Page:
MINGORA, Pakistan (Reuters) -- A suicide car-bomber blew himself up at a Pakistani security post in the Swat Valley on August 15 killing five soldiers in the most serious attack in the area for weeks.
The military went on the offensive in the region northwest of the capital in late April and has killed or driven out many Taliban militants in what has been widely seen as a successful operation.
The army push has allayed fears among allies, in particular the United States and other countries with troops in neighboring Afghanistan, that nuclear-armed Pakistan was failing to get to grips with spreading Islamist violence.
The bomb attack in Khawazakhela town, about 14 kilometers north of Swat's main town of Mingora, raised concern that the Taliban could make a comeback, especially as no top insurgent leaders in the former tourist valley were killed or captured.
"The bomber rammed his explosive-laden vehicle into the post," said a senior military official in the region who declined to be identified. Five men were killed and four were wounded.
The attack came a day after hundreds of people, including many women, attended a music and dance show to celebrate Independence Day in the valley, where the Taliban had banned music and girls' education.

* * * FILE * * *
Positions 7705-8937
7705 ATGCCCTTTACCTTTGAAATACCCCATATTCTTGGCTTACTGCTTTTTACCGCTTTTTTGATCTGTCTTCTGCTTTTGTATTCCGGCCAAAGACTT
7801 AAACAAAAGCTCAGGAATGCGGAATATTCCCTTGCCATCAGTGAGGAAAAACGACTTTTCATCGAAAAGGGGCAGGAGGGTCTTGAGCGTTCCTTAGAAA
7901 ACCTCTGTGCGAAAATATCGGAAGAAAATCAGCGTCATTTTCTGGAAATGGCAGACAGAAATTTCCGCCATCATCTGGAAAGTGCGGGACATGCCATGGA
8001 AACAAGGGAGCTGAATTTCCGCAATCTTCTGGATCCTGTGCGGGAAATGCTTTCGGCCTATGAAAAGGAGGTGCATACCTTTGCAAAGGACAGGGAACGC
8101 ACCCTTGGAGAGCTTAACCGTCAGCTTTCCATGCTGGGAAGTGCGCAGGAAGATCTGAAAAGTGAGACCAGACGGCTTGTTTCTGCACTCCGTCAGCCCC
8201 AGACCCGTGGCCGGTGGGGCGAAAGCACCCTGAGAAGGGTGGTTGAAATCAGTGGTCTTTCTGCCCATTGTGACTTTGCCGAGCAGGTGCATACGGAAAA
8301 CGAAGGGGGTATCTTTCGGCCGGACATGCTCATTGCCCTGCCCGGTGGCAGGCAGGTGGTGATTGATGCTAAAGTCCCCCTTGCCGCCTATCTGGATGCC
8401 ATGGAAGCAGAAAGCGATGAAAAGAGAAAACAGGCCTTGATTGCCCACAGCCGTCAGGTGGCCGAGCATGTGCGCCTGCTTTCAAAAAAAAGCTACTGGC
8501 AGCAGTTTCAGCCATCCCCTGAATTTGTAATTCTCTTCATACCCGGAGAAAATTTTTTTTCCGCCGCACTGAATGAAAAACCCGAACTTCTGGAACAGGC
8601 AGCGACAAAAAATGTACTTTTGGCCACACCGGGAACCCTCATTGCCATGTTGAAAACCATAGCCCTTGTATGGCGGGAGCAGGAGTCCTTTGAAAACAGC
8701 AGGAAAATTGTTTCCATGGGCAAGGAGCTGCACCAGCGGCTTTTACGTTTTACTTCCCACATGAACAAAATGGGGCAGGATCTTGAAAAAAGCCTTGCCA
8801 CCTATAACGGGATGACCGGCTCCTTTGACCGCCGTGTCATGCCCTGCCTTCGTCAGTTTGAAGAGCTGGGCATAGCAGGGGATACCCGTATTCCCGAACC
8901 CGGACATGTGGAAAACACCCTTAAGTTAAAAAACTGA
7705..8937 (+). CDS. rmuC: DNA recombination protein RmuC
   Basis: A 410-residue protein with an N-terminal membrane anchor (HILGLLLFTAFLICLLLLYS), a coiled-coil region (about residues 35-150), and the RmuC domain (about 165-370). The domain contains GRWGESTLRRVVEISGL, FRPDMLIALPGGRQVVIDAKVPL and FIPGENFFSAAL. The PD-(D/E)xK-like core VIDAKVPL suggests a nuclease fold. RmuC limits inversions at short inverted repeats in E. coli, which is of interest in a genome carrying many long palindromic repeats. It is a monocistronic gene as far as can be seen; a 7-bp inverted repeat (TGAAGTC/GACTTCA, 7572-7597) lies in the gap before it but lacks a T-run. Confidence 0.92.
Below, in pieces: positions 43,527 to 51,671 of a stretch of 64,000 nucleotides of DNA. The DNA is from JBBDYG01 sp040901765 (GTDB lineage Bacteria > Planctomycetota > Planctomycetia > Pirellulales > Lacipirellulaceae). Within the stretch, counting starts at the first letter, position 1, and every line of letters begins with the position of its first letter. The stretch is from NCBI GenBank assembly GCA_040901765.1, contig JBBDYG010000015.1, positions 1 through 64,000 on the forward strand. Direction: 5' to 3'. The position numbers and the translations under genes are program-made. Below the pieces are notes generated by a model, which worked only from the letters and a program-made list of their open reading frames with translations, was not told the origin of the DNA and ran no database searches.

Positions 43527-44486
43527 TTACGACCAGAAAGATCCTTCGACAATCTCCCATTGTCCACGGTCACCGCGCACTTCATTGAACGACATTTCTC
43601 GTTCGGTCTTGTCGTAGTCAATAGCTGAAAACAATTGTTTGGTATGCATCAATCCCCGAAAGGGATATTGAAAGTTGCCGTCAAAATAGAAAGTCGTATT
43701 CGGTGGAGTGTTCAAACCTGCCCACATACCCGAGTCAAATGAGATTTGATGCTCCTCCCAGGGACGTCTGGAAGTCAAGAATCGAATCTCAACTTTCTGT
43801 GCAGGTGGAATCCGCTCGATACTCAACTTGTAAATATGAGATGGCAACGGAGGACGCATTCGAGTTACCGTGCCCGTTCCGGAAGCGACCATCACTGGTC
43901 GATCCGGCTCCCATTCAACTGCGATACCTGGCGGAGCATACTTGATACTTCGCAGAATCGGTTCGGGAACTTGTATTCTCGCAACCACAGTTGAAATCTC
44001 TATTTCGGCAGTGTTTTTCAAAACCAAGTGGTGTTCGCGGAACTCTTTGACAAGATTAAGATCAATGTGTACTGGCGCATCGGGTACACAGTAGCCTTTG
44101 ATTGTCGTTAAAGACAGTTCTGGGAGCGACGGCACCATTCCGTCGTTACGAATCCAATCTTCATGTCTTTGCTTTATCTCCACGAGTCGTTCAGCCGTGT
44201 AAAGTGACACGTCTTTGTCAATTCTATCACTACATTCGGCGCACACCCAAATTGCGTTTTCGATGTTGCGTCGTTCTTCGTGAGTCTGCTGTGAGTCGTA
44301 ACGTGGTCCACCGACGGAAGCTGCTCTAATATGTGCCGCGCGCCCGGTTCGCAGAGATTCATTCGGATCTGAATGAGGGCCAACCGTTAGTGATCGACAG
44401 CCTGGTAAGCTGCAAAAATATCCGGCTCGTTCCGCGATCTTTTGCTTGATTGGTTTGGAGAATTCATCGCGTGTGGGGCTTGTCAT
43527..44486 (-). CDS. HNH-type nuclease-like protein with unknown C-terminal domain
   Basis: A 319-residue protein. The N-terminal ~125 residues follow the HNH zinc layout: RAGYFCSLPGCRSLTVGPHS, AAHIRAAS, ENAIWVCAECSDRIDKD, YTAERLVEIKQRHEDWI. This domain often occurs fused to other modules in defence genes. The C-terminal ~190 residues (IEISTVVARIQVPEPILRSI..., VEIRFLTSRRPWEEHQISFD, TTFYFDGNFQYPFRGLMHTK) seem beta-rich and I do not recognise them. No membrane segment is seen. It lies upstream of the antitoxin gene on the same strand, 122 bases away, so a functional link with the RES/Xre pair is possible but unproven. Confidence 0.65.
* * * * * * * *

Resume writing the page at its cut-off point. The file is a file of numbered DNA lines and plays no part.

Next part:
"We celebrated August 14 with great enthusiasm and it appeared as if it was all over," Mingora market vendor Akbar Hussain said of the violence. "Today has again brought fear that the Taliban could return."
Pakistan's efforts to suppress militants on its side of the border are vital for a U.S.-led bid to stabilize Afghanistan, where Taliban have threatened to disrupt an August 20 presidential election.
The offensive in Swat, 120 kilometers from Islamabad, forced nearly 2 million people from their homes but many have been returning in recent weeks since the army said most militants had been cleared from the valley.
The military said it killed more than 1,800 Taliban in the offensive, but there has been no independent verification of that estimate. The Taliban denied suffering such heavy casualties and have vowed to fight on.
In late July, the Taliban issued a recorded message from their leader in Swat, Fazlullah, who said his struggle would continue until Islamic Shari'a was enforced in the valley.
Although Swat is not on the Afghan border, there were fears it was turning into a bastion for Islamist fighters intent on bringing down governments in Pakistan, Afghanistan and beyond.
The military has also been attacking Taliban in several regions on the Afghan border including South Waziristan, a known haven for Taliban and Al-Qaeda.
In a major blow to the militants, Baitullah Mehsud, the leader of Pakistani Taliban and an Al-Qaeda cohort, was believed to have been killed in a missile strike by a CIA-operated drone in South Waziristan last week.
Pakistani and U.S. officials are almost certain that Mehsud, blamed for a wave of bomb attacks across Pakistan, including one that killed former prime minister Benazir Bhutto in 2007, has been killed though his aides insist he is alive.
Military aircraft attacked Mehsud's fighters in South Waziristan again on August 15, intelligence officials in the region said. There was no immediate word on casualties.